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Police talked to YouTube shooter hours before the attack and found no reason to detain her

They didn’t see any signs of pending violence.

Local police had interacted with Nasim Aghdam about 12 hours before she opened fire at YouTube headquarters with a handgun on Tuesday, but they didn’t see any signs of a pending attack.

After her family reported her missing in San Diego on Saturday, police in Mountain View, some 470 miles away, found 38-year-old Aghdam asleep in her car in a parking lot early Tuesday morning. They say they talked to her for about 20 minutes, saw no reason to detain her, and proceeded to call her father at 2 a.m. to inform him they’d found her, according to the San Jose Mercury News. The father told the Bay Area News Group that the police said the situation was “under control.”


The police said in a statement Wednesday morning that Aghdam was “calm and cooperative” and told the officers she was living in her car because she was in the area looking for a job. The conversation lasted about 20 minutes, according to the police department, and at no point did Aghdam mention YouTube or any plans of violence.

About an hour after the first phone call with the family, Aghdam’s father called back and mentioned she had been upset at YouTube. She’d been a prolific vlogger on the platform, drawing thousands of views.

“He did not seem concerned that she was in the area, and wanted to simply let us know that may have been a reason for her move up here,” the police department said in a statement about the second call with her father. ”Once again, at no point did her father or brother mention anything about potential acts of violence or a possibility of Aghdam lashing out as a result of her issues with her videos.”

When her brother learned where Mountain View was, some 25 miles from YouTube’s corporate campus in San Bruno, he warned police she might be headed toward the tech company because of a deep-seated grudge.

"I Googled 'Mountain View,' and it was close to YouTube headquarters. And she had a problem with YouTube," her brother told CNN affiliate KGTV. He informed the police that “there’s a reason she went all the way from San Diego [where she lived], so she might do something."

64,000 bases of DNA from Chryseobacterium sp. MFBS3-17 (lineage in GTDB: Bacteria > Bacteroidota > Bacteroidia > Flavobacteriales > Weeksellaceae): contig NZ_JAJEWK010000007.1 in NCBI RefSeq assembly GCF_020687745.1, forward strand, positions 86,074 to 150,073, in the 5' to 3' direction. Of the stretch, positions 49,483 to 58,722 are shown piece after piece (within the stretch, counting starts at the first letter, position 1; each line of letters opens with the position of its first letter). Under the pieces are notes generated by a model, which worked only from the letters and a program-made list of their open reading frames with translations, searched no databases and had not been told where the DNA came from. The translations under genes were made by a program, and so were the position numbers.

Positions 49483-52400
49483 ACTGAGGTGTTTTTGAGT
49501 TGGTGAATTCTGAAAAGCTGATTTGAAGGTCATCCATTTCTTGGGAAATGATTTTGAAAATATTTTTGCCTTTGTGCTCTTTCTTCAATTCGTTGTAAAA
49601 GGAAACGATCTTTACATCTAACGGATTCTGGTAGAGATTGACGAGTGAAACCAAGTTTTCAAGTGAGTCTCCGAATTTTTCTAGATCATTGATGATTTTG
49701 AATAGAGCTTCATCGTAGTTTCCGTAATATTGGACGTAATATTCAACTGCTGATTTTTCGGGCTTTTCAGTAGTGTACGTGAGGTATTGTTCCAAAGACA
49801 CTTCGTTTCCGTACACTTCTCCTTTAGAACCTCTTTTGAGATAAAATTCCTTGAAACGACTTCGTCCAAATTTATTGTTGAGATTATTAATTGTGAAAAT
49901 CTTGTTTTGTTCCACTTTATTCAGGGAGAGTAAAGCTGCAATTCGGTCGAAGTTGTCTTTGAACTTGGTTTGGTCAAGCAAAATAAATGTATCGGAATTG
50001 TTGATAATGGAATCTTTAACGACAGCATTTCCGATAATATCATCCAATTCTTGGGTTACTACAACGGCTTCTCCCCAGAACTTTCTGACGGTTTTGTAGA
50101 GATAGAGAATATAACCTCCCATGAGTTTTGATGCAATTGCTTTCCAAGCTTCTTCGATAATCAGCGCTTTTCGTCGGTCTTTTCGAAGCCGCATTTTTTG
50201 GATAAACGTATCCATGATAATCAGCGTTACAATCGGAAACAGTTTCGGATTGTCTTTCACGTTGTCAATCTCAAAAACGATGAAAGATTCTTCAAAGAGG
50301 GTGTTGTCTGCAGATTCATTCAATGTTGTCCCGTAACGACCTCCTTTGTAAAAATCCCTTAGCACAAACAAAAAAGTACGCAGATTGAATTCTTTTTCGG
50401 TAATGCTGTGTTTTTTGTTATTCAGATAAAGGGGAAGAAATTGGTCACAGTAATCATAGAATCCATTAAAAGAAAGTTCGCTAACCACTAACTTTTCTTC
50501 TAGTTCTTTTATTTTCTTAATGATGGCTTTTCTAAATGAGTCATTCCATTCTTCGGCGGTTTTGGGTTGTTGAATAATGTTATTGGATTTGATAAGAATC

Later that afternoon, Aghdam went on a shooting attack in the YouTube courtyard, injuring four people, creating a mass evacuation of company employees, and locking down nearby buildings. She died at the scene of a self-inflicted gunshot wound.

After the initial phone call between Mountain View Police Department and Aghdam’s father and brother, officers didn’t see a risk of violence.

The chief of the San Bruno Police Department, Ed Barberini, said early Wednesday they still did not know whether the local police departments had communicated with each other before the attack.

It is not clear whether the officers had searched Aghdam’s car or informed the San Bruno Police Department, which patrols the area where YouTube is located, . The Mountain View PD did not immediately respond to VICE News request for comment.

“We don't know exactly how communication was relayed to the local police department down there and if so, how it was transferred to wherever it needed to be transferred,” Barberini said to ABC News’ “Good Morning America.”

The father did not immediately answer VICE News request for comment.

READ: The YouTube shooter was “angry” at the company for demonetizing her videos

The vegan bodybuilder railed against YouTube in videos online, claiming she was being “discriminated and filtered” against and that the company was cheating her out of money, that despite hundreds of thousands of views, she was making very little.


“There is no free speech in real world and you will be suppressed for telling the truth that is not supported by the system,” Aghdam posted on her website in bright yellow, red, and black script. “Videos of targeted users are filtered and merely relegated, so that people can hardly see their videos. There is no equal growth opportunity on YOUTUBE or any other video sharing site, your channel will grow if they want to.”

San Bruno’s Barberini said on “Good Morning America” his department was still gathering information to “definitively” describe the motive.

"We have a pretty good idea, but we'd like to get some more information before we can definitively say exactly what that motive was," he said. "But obviously she was upset with some of the practices or policies that the company had employed."

Google’s Chief Executive Officer Sunday Pichai sent an email to company employees decrying the “horrific act of violence” and expressing gratitude to first responders.

"I know a lot of you are in shock right now," he wrote. "Over the coming days, we will continue to provide support to help everyone in our Google family heal from this unimaginable tragedy."

Cover image: Law enforcement officials walk toward YouTube offices in San Bruno, Calif., Tuesday, April 3, 2018. A woman opened fire Tuesday at YouTube headquarters, wounding some people before fatally shooting herself as terrified employees huddled inside, police and witnesses said. (AP Photo/Jeff Chiu)